These chemicals affect dogs much more than they do humans. Think about how you feel after eating chocolate or drinking caffeine; the stimulants cause your muscles to relax and your heart and brain activity to go up. Amplify these effects and you might understand the dangers of chocolate on your little pet!
Logically, this means there are types of chocolate more toxic than others depending on their theobromine content. Pure cocoa is the most toxic, followed by dark chocolate, then milk, then the rarely toxic white chocolate.

How to Prevent Chocolate Poisoning

The best remedy for chocolate poisoning is prevention. While dogs can be tempted by the delicious taste of chocolate, you must keep it from them at all times.

Keep Cocoa Products Out of Reach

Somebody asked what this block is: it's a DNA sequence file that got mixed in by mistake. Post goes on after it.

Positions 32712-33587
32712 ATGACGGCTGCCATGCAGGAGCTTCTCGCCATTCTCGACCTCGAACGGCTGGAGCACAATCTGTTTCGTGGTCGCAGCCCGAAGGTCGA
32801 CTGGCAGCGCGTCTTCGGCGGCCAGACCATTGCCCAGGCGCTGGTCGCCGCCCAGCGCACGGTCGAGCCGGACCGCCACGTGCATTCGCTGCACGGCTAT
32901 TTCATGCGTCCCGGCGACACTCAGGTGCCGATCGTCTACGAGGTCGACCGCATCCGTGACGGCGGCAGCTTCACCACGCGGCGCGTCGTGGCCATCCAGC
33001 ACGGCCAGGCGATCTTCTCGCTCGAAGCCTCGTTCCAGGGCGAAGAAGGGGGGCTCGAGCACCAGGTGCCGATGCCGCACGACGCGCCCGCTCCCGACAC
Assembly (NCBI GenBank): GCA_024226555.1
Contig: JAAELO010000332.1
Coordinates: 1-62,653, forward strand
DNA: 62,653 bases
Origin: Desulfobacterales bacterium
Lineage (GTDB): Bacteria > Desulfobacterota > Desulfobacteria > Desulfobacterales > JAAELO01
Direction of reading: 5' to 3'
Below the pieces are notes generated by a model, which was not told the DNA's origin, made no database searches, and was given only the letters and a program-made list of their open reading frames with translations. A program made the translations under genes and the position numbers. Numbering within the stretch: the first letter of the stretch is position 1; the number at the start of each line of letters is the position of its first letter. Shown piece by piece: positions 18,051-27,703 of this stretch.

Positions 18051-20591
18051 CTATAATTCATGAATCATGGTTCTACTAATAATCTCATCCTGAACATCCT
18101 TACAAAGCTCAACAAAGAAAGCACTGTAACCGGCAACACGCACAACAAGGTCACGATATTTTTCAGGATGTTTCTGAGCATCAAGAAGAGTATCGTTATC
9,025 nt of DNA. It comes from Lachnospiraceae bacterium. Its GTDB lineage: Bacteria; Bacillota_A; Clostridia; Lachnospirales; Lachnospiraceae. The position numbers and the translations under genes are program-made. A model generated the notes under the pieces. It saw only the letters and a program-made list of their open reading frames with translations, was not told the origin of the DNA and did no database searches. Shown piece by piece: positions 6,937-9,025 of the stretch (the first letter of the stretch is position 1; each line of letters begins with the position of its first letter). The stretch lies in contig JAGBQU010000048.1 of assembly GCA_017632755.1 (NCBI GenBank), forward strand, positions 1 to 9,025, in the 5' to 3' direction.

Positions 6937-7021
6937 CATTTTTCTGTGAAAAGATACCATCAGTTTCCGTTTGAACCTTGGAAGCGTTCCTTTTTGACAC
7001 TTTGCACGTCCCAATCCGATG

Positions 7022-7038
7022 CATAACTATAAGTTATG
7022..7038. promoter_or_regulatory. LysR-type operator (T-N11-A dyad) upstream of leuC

Keep any products containing chocolate in a sealed container or a locked cabinet. Always watch your dog when there are cocoa products around and make sure they don’t sneak a taste!

Stock up on Dog Treats

If you can’t resist the puppy eyes and just want to spoil your pup with the delicious taste of chocolate; you can buy special dog chocolate which doesn’t contain any cocoa. Alternatively, you can give your dog a very small amount of white chocolate.
Large amounts of treats and white chocolate can also be dangerous to dogs due to the high amount of sugar and calories, so save these for special occasions.

Train Your Dog

Some dogs are harder to train than others. If your dog is disciplined enough, you might be able to train it to stay away from chocolate.